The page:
2 Your Health: Neck Pain Caused by Cycling

CHARLESTON, SC – Whether you’re a casual rider or have Tour de France dreams, there are a few things you can do to avoid neck soreness when cycling.

A lot of people experience neck pain from how they’re positioned on their bike.

“Appropriate adjustments of your handlebars and your seat, or saddle, to put your whole spine in a good position is the way to avoid problems with your neck,” says Michael Schaefer, MD, a spine specialist.

When cycling, your head is tipped upward, which can aggravate arthritis in the neck, pinched nerves and spinal stenosis.  However, most neck pain from cycling is muscle stiffness or soreness from sitting in an awkward position for a long period of time.

A helmet that isn’t properly adjusted can also make a difference in comfort and neck stiffness.

Bicycle fit is also important. Even if you are using an older bicycle that you’ve owned for years, you should visit a local bike shop to have it properly “fit” for you. Most reputable shops are often able to make adjustments to help you accommodate to them.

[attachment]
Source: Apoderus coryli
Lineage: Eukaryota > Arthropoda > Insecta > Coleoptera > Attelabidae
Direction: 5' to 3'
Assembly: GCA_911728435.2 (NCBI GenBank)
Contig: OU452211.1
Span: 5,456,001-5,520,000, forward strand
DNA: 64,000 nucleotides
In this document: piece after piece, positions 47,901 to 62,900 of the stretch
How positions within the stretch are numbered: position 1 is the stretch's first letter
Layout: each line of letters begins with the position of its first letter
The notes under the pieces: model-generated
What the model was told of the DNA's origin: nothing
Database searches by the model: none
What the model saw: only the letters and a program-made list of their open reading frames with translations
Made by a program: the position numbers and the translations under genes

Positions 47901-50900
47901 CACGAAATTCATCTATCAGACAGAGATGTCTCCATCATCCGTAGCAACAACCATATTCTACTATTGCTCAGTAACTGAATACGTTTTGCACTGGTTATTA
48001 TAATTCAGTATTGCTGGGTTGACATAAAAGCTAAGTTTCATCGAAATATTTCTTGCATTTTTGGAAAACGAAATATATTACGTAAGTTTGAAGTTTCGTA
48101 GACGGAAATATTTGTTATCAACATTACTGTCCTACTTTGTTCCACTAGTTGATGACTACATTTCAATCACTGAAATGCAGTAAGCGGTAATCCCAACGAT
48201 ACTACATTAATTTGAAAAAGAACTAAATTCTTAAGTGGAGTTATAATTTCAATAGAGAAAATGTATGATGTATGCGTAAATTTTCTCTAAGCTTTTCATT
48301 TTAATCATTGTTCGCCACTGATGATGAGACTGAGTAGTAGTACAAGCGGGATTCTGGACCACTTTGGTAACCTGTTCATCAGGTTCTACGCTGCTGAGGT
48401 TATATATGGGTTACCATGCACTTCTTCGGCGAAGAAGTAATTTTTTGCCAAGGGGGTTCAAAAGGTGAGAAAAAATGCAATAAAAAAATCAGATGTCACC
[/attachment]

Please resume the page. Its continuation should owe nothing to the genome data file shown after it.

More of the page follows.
For instance, patients with knee pain usually feel more comfortable with their seats in an elevated position. Neck pain can often be relieved by using raised handlebars. And a good pair of padded bicycling shorts goes a long way toward preventing skin irritation.

Soreness in the back of the neck or shoulders can be treated using heat or ice – ice is best if the area feels swollen or warm.

If your neck is sore, it’s also a good idea to take a break from your bike until you’re feeling more comfortable.

Gentle stretching can help.  “Touching the chin to the chest and then the ear to each shoulder is a good way to loosen up these muscles,” says Dr. Schaefer.

If you have neck pain that radiates all the way over the top of your head, numbness or tingling that shoots down the arms, or if the pain doesn’t gradually improve in about two weeks, it’s a good idea to see a doctor.

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